This is a story that started out with the Monarch Butterflies in my garden. I learned a bit about them and their remarkable journeys. It seemed quite natural then to discuss human journeys, directionally disadvantaged navigators, and why there are back-seat drivers.
A list of ‘Remarkable Feats of Navigation’ has to include the migration of the Monarch Butterfly.
In July 2012, a single Monarch butterfly visited my garden in Alberta, Canada. It spent the day sipping the nectar of the Painted Daisy.
Perhaps it then found some milkweed and laid eggs, or maybe my Monarch was one of the many monarch butterflies that flew all the way from Canada to a winter home in Mexico – a journey of several thousand miles. Once in Mexico, Monarchs breed, lay eggs and eventually die. Three or four more generations of Monarchs come and go before another Monarch reaches Canada the following summer.
This winter I headed south too. In late December Monarchs were visiting my flowers in Arizona. They were fairly numerous, and it is believed that they actually overwinter here.
Some humans are also remarkable navigators. Others – not so much. I call these people ‘directionally challenged’. Unlike a butterfly that can find the way from Canada to Mexico with only the sun and the stars to guide them, certain people are lost by the time they drive past the edge of their neighbourhood.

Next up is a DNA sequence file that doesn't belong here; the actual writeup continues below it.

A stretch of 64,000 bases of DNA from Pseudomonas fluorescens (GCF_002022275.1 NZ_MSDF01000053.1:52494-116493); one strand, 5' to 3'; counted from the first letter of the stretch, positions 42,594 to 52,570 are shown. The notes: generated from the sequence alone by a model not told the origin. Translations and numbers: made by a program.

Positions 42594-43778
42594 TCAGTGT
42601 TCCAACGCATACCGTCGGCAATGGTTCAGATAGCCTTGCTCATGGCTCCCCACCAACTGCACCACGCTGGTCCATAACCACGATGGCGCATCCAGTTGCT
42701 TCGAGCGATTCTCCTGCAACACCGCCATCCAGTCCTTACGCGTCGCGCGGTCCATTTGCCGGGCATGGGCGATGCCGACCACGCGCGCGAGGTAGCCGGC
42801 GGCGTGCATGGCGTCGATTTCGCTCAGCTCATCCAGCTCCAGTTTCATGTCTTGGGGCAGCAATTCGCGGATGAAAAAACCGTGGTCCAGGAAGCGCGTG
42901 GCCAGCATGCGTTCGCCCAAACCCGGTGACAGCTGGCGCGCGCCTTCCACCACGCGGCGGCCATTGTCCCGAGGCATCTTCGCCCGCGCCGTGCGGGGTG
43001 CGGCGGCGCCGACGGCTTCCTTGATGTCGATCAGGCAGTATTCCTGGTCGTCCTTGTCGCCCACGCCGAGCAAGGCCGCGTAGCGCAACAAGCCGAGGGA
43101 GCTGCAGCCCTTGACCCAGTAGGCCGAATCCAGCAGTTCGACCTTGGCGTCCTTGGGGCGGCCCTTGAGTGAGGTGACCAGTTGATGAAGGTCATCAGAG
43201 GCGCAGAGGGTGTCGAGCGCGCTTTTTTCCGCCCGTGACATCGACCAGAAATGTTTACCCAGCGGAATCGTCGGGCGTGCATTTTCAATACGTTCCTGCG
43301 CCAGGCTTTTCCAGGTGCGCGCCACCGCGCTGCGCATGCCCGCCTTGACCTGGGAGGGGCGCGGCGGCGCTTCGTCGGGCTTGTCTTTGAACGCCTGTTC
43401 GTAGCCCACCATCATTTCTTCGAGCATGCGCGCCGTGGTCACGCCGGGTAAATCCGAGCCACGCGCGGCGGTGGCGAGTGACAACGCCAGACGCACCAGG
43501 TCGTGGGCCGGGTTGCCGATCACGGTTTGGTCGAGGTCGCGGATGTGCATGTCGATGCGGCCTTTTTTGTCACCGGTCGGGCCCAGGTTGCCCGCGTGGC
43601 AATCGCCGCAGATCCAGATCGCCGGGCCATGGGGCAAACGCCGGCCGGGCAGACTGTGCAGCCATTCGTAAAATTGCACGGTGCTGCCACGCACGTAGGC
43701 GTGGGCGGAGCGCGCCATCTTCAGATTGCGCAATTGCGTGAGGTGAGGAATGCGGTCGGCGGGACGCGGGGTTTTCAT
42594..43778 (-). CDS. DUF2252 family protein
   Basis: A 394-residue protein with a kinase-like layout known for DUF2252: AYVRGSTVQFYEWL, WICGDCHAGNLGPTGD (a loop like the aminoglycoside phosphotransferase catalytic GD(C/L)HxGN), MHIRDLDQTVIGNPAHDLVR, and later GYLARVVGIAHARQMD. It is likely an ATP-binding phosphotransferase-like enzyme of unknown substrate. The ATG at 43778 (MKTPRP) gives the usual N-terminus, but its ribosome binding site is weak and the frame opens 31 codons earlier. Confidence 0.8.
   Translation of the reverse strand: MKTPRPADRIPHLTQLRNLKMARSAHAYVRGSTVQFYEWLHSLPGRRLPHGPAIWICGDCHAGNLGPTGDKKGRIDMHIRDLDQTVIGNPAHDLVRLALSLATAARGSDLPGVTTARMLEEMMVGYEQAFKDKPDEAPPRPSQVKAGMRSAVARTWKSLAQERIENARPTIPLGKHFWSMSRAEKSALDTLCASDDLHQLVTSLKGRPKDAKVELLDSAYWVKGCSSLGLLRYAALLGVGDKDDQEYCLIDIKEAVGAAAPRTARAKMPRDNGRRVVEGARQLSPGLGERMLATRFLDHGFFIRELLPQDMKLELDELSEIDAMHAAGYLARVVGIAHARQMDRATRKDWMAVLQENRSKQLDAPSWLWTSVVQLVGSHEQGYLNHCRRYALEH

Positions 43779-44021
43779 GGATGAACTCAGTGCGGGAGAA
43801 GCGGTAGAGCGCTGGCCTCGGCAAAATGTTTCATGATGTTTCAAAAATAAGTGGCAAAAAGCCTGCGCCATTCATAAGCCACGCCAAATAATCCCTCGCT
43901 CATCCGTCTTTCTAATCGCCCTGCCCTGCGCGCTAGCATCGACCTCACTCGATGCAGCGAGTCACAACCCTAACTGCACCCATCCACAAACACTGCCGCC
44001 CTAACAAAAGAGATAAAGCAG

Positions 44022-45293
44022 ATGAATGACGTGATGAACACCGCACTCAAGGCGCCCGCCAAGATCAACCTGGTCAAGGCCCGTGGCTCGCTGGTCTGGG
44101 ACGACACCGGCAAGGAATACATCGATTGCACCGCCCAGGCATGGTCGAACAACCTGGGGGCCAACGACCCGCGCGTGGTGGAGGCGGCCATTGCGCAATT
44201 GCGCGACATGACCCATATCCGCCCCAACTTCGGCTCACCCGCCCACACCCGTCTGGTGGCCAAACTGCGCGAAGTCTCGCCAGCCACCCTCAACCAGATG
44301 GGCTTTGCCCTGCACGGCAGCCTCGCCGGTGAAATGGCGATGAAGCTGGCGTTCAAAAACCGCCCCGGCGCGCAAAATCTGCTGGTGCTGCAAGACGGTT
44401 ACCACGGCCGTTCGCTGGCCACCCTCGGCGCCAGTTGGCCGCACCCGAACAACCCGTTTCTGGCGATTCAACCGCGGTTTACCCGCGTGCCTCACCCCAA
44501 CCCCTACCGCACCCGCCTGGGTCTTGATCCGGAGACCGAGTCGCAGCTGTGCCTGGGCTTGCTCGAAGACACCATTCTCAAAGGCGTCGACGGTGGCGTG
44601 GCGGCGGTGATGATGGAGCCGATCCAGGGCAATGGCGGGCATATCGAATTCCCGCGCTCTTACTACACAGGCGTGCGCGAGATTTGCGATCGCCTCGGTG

My spouse, The Car Guy, is moderately directionally challenged. The invention of GPS navigation has been a godsend for him. He has a friend, 3P, who is both directionally challenged AND has failed GPS 101. 3P can get lost when he ventures past the end of his street.
We discovered this on a recent road trip where 3P was the driver, and The Car Guy was the navigator. The ‘wives’ sat in the back seat of the vehicle. Neither wife realized that the spouse of the other would have difficulty finding the local mall, let alone executing a road trip that involved more than one left turn.
The driver’s vehicle had a GPS system. The Car Guy had a map and another GPS system. Both men, however, were unaware that the other had a navigational deficit. Both assumed the other knew the route and would, in fact, navigate when needed. Within half an hour, they had not only erred with the first few critical turns in the road, they were, in fact, heading back towards home.
That is why some people, usually wives, become ‘back-seat drivers’. They aren’t nags -they are navigators!
Do you have a ‘directionally challenged’ driver in your family?